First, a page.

MCLK = 32.768MHz, Low ripple passband filter (“Brick Wall”), 128ksps data rate for each mode, digitising 50kHz of input bandwidth with a 1kHz input sine wave at -0.5dB down from full scale. Figure 1 and Figure 2 show the comparison for the ADC performance: an outstanding low distortion digital version of the analog input sine wave. Moving to median mode allows reduced current consumption in return for compromising on noise and dynamic range by 3dB.

ADI Deliver High Performance Measurements _Image 1

Table 1. Digitizing and creating an FFT for 51.2 kHz bandwidth. Choose highest dynamic range or lowest current consumption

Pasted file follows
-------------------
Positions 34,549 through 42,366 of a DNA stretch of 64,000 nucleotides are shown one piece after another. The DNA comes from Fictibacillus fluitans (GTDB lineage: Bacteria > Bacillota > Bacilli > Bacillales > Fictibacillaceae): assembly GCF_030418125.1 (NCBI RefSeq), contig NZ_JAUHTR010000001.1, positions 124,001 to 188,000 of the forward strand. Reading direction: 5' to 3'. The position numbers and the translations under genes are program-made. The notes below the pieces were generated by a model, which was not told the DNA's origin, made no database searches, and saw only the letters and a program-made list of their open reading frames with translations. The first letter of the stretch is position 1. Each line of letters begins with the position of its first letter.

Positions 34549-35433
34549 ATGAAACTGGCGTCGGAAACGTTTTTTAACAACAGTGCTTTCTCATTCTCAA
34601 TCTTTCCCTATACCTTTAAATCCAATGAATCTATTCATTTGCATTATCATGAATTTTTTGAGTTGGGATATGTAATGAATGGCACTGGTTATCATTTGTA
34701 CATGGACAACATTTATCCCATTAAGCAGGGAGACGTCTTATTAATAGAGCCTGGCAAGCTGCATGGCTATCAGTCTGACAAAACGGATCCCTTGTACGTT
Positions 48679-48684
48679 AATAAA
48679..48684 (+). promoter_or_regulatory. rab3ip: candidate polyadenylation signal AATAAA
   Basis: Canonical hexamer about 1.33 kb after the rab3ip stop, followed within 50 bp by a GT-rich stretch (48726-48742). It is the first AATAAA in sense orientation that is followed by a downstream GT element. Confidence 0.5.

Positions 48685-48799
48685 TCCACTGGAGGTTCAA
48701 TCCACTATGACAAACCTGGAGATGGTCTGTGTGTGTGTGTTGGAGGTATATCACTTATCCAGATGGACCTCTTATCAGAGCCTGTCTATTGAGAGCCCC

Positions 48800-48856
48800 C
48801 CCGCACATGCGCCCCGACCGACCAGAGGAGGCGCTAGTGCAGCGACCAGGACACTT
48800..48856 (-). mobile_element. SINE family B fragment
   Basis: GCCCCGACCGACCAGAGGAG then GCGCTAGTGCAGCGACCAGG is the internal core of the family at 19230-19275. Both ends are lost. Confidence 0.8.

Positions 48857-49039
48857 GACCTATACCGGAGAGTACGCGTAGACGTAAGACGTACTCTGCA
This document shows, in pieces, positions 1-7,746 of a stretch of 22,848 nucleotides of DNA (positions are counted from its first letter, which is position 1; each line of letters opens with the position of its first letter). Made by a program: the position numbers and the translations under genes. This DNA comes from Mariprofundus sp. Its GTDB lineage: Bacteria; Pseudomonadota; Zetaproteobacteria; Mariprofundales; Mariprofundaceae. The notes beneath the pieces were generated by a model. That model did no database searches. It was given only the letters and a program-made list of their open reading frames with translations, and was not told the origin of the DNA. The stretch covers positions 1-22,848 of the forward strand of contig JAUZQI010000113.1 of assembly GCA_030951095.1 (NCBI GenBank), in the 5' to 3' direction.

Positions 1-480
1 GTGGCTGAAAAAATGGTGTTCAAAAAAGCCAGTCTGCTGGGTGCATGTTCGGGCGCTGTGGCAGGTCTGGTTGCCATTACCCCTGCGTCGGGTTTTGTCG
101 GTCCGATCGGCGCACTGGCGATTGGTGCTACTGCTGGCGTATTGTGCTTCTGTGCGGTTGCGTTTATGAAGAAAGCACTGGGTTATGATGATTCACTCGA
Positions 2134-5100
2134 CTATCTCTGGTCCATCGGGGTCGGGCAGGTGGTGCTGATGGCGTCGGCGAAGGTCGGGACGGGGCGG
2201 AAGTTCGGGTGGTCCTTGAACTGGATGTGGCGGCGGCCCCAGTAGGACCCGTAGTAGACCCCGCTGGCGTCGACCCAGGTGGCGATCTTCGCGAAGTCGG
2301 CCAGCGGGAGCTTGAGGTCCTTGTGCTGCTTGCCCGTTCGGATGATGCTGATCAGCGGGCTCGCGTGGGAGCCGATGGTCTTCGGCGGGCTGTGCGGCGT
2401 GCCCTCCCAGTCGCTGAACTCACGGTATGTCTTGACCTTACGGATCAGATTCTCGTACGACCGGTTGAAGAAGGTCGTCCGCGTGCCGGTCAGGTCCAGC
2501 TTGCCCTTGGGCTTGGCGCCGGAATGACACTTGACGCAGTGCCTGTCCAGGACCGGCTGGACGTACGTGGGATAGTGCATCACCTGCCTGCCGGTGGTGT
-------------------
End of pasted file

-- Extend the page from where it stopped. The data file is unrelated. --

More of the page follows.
ADI Deliver High Performance Measurements _Image 2
Note, some vendors express this number as SNR (shorted input noise). AD7768 tests with a full sine wave, exercising full reference range required for true SNR.

2Includes pre-charge analog input buffers. Pre-charge buffers reduce the analog input current vs input amplitude and make the analog inputs easier to drive for the preceding driver amplifier. The AD7768 delivers a distinct benefit in distortion with pre-charge buffers on.

In the instance of a classical 51.2 kHz measurement bandwidth, the user can choose to reduce current or maximize dynamic range of the ADC. Not only does the power scaling apply to the ADC, but there is also a knock-on effect to the driver amplifier circuit prior to the ADC. As shown in Figure 3, the subsystem also includes a driver amplifier, typically including signal conditioning for anti-aliasing. 

Figure 3. ADC Subsystem Power scaling: The driver amp footprint can be repopulated with lower current amplifiers in conjunction with power scaling the ADC